Jasmine, a loving mother and wife, is a resident of Virginia. She is a graduate of Florida A&M University where she received a B.S. in Computer Information Systems. She went on to receive her M.S. in Management Information Systems from University of Illinois Springfield.
Publisher – Our Journey Publishing
ReleaseDate – 1/9/2013
Graduating from college is easy when compared to the effort of getting hired after graduation. Once hired, maintaining your professionalism and managing your finances can be challenging. Journey after School seeks
to provide guidance for new graduates. Like the syllabus provided by a professor at the beginning of a semester, Journey after School is a brief, easy read.
Excerpt 2 –
Hopefully you do not have a large amount of debt. But for many of you who were students, you may at least have student loans. Depending on the amount of debt you owe, it may seem impossible to ever see the light at the end of the tunnel, but paying off your debt can happen. A meek lifestyle may be necessary until this debt is paid. But it’s easiest to continue a meek lifestyle out of college, because you were living with less in college. You will be making corporate money, but you should maintain your college lifestyle at least until you can diminish your debt.
Not only should you aim at diminishing your debt, but you should also strive to start a nice savings account for yourself. The best nugget of advice I received on the topic of savings was: “Pay yourself first.” Your budget should account for paying yourself—and tithes to your church—prior to paying your debtors. If you can commit to at least paying yourself ten dollars per week, you will at least be saving five hundred twenty dollars per year. Most employer payroll systems allow you to set up a direct deposit into multiple accounts; you can deposit your savings directly before you are tempted to spend the money. When you make this commitment, you should not withdraw any money from this account unless it is an absolute emergency. Remember: shopping for shoes or clothes is not an emergency!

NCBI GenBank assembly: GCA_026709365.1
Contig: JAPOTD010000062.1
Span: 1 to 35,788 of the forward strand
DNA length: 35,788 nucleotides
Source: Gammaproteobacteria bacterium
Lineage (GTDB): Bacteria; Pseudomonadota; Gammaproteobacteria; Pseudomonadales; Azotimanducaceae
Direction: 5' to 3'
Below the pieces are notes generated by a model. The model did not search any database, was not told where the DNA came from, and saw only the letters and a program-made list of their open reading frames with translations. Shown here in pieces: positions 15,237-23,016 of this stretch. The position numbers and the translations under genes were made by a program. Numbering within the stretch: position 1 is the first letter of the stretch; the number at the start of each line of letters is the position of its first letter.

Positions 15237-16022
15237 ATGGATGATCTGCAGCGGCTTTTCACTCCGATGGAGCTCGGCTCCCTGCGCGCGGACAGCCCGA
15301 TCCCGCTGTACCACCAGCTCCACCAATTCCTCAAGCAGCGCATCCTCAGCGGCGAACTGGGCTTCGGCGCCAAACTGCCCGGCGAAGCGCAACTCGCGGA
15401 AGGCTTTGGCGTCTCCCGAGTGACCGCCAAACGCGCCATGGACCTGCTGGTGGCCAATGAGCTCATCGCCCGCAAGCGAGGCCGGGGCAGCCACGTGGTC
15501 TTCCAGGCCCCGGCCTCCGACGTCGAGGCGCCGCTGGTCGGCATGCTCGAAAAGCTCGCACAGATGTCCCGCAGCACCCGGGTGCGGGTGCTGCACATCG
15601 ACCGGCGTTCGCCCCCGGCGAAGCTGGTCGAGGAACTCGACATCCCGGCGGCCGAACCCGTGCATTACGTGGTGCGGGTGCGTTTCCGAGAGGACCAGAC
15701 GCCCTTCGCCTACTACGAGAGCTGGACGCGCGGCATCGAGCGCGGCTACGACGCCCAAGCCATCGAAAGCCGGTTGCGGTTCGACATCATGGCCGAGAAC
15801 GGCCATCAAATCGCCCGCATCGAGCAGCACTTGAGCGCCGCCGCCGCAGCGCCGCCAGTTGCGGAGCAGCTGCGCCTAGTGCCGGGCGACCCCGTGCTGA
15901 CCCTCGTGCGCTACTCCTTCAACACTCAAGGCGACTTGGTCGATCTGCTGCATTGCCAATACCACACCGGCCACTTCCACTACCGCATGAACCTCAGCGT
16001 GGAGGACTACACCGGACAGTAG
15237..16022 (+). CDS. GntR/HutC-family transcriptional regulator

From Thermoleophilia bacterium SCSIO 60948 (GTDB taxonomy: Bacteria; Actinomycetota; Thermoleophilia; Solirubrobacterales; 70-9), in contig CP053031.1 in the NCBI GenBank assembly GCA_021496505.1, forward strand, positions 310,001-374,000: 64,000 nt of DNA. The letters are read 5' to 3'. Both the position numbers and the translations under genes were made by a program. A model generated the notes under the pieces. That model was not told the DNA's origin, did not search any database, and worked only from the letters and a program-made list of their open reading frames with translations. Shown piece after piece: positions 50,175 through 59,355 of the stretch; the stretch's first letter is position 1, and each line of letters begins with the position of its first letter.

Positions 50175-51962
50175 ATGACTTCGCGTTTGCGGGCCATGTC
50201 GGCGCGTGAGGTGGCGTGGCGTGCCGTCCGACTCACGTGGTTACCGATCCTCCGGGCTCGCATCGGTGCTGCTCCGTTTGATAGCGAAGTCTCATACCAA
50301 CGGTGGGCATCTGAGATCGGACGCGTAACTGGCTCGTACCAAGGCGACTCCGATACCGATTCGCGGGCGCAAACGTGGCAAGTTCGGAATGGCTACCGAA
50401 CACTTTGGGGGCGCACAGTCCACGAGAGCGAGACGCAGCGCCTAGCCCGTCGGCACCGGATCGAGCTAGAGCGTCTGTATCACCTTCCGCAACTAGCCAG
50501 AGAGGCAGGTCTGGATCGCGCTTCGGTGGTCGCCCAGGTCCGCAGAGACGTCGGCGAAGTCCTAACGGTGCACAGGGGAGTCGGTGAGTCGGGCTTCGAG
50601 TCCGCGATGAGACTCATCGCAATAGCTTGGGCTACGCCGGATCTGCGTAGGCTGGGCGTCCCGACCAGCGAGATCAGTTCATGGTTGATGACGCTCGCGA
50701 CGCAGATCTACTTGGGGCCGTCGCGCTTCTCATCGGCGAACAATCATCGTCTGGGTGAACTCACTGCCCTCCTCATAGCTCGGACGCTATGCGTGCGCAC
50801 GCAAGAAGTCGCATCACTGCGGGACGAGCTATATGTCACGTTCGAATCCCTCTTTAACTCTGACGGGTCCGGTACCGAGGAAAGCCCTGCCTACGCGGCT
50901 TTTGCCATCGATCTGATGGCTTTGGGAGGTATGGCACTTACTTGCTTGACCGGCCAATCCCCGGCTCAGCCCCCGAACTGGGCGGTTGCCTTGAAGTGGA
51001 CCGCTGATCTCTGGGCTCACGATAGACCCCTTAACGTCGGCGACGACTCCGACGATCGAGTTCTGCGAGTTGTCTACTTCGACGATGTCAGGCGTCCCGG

Once reality sets in and you understand how much money you will actually be bringing home, you may decide you need to cut your expenses. As a general rule, calculate a cost at least on a monthly basis. For instance, if you have a daily coffee habit that may cost you three dollars per day, if you only drink it during the week this is at least sixty dollars per month. When you think on a daily level, three dollars seems minimal, but when you think on a monthly level, sixty dollars starts to seem a bit more expensive. We all deserve our guilty pleasures, but during the meek period, some things can be curbed or at least minimized. Instead of visiting your favorite coffee shop every day, find a roast you can make at home. Then, if necessary, treat yourself to the three-dollar cup a few times a month.
Just as the cost of your favorite cup of coffee adds up, so does eating out. If you failed the cooking portion of home economics, now is the time to learn how to cook. If you missed the basics—like boiling water—recruit a friend to help you. Once you learn the basics you can scour the web for recipes. Cooking at home will help your pockets.
When cooking at home, you will have to visit the grocery store; if you aren’t careful, you could spend too much money. There are a few things you can keep in mind to avoid having a huge grocery bill: (1) never grocery shop on an empty stomach; (2) being a coupon mom is not necessary, but it will help your budget; (3) make a menu of what you will be eating and use this menu to create a grocery list; and (4) buy the store brand for the items that will not compromise your recipe.